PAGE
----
The viruses that plagued our ancestors millions of years ago aren't ancient history—they're still with us. Remnants of viral genes make up a relatively large part of our modern DNA, and scientists have been mostly uncertain what roles, if any, they play.
Now evidence suggests that during human evolution we've co-opted leftover genetic material from some of these "fossil viruses" to turn the tables and help our immune system fight diseases.
Scientists have known that our DNA is peppered with bits of viruses since the human genome was first sequenced some 15 years ago. Still, “it is surprising to many people,” says study co-author Cedric Feschotte, a geneticist at the University of Utah. “It's almost unsettling.”
The extra genetic code comes specifically from retroviruses, which invade host cells in a unique way. “Among all animal viruses, they are the only ones that integrate their own genetic material into the chromosomes of their host,” Feschotte says.
When ancient retroviruses infected our ancestors, they occasionally infiltrated a human sperm or egg cell. If those cells went on to fertilize an embryo, any viral genes incorporated into them had a ticket to ride from one generation to the next.
Along the way, these invaders' DNA sometimes gave rise to new viruses—but only for a while. Over the generations, genetic mutations gradually altered these viruses and eventually shut down their ability to infect new cells or fully replicate themselves. Today, most of the ancient viral oddities left in the human genome have no obvious function.
“It's important to understand that out of this 8 percent—these hundreds of thousands of bits and pieces of DNA scattered throughout the whole genome—most of that material just sits there and decays,” Feschotte explains. “Our job, and really that of our post-doctoral associate Ed Chuong, who did all this work, was to find the needles in the haystack—to identify some of those few elements that may have been co-opted for cellular innovation in the course of evolution.”
As part of their work, the scientists looked at pieces of ancient retroviruses that sit near genes known to function in immunity. They found that the fossil viruses activate when exposed to signaling proteins called interferons, which are released by white blood cells and other cells during a viral infection. Interferons inhibit viral growth and launch the production of anti-viral proteins in other nearby cells.
The team then looked at three different lines of human cells to see if fossil viruses in their genomes could bind with pro-inflammatory signaling proteins that help to fire up the immune system. They identified 20 families that did so, including one dubbed MER41 that entered our evolutionary tree as a virus some 45 to 60 million years ago.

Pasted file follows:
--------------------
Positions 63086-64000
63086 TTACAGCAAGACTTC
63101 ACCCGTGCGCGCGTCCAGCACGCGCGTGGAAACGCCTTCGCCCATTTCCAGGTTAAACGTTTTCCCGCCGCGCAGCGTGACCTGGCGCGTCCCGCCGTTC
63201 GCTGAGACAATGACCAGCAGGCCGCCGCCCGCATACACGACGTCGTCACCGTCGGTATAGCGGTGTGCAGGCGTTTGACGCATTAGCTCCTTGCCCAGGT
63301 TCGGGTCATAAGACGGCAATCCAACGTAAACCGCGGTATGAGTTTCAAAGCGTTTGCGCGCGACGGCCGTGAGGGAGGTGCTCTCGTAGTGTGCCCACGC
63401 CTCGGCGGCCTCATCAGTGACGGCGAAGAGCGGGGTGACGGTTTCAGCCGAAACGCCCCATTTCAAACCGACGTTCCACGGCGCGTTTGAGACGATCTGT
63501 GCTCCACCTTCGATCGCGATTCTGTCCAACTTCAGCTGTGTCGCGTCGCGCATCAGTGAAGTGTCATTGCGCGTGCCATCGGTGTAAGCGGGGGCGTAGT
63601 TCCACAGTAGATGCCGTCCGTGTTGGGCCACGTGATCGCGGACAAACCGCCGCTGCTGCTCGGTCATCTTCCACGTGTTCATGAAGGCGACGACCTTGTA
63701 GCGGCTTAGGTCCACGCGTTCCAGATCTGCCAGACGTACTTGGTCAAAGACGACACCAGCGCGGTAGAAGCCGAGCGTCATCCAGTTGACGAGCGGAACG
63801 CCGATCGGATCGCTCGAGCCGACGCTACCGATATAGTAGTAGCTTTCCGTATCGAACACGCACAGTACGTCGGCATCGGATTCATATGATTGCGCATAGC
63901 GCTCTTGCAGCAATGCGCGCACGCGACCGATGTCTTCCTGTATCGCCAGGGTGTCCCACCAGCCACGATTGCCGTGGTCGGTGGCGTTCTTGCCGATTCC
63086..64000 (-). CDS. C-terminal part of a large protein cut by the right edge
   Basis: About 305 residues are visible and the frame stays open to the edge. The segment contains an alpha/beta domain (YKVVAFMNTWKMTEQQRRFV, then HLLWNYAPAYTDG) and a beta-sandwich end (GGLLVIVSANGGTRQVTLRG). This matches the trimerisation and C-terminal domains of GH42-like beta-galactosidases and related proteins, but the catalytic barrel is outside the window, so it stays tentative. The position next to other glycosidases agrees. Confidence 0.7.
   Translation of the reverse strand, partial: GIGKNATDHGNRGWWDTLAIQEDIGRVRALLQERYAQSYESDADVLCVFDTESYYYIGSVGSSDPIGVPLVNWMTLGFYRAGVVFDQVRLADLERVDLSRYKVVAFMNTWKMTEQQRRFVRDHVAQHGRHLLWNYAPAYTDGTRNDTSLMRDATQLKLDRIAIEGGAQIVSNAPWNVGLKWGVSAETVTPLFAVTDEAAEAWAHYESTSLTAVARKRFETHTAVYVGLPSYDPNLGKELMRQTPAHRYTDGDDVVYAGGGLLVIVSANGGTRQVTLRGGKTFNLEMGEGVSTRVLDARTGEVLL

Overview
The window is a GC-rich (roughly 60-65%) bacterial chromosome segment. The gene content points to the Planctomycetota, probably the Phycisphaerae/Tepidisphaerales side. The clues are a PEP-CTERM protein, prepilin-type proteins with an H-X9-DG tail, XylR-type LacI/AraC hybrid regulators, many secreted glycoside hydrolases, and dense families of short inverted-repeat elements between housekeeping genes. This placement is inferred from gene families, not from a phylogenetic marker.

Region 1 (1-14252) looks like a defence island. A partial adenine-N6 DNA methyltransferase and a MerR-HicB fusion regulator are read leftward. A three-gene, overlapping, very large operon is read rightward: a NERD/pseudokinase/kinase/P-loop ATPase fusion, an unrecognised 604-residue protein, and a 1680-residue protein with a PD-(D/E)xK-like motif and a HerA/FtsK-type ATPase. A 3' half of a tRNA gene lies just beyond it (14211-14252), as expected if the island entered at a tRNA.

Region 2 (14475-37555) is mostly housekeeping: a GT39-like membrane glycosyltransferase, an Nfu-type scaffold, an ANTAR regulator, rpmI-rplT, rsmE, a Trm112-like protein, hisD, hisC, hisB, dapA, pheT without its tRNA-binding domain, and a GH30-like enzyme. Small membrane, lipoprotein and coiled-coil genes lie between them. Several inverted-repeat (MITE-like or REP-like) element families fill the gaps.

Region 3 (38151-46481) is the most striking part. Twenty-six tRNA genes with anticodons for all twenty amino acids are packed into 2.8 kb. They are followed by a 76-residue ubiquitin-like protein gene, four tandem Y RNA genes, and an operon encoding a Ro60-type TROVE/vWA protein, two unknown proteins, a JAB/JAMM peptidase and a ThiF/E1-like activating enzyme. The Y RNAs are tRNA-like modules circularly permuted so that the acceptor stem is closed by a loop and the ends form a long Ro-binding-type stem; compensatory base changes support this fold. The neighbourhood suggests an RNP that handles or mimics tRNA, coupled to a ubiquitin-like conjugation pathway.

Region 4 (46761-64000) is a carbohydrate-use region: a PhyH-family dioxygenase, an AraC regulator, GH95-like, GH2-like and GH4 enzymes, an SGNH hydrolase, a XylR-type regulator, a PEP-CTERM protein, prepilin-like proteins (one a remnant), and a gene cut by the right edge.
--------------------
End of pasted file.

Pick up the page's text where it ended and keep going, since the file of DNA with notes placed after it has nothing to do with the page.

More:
The team then explored how the immune system functioned without some of these viral components. They used a genome editing tool called CRISPR/Cas9 to remove four pieces of the remnant virus DNA. Each time they did so, it crippled our innate immune system—the cells didn't fully respond to interferons as they had before, the team reports this week in Science.
The researchers speculate that such regulatory switches once ensured that the ancient virus would be able to replicate itself ahead of the immune response, a strategy that has been seen in modern retroviruses, including HIV.
“We were not too surprised to see that 50 million years ago a virus out there might have already been using that strategy for its own selfish purpose,” Feschotte says. "It is ironic that the tables have turned, and that these viral-derived elements have been co-opted to regulate genes that control, among other things, viral infections.”
The study is exiting because it adds to the mounting evidence for the ways genetic material from ancient viruses has been repurposed to our advantage, says University of Oxford medical virologist Gkikas Magiorkinis. For example, a protein called syncytin, which is essential for building the placenta in mammals, is derived from an ancient viral gene that once helped the virus to spread in the body.
“It's only rarely that it happens that some of these viral sequences were landed at the right spot at the right time, but clearly there have been many opportunities, and that's the key,” Feschotte says. “This is likely the tip of the iceberg."
Magiorkinis notes, though, that while viral DNA does seem to give our genes a boost under certain circumstances, it's not necessarily something that was indispensable for our survival. Instead, some viral helpers likely became active because they gave ancient humans an advantage under specific circumstances.
“For example,” he speculates, “a boost of the innate immune responses as described in the paper is likely to have provided a way to fight an ancient epidemic caused by the exogenous form of the retrovirus, or maybe even another one.”
Similar processes could also have produced darker results. Such viral remnants have been linked to numerous ailments, including the neurodegenerative disease ALS. The role these genes may play in this and other ailments remains murky, but Feschotte and his team think their work may offer new clues to the reasons viral remnants become active in our genome and what happens when that process goes awry.
“The reactivation of some of these viral-derived switches could suggest a testable hypothesis as to what could happen when these viral sequences become misregulated, for instance in the context of certain cancer and autoimmune diseases,” he says.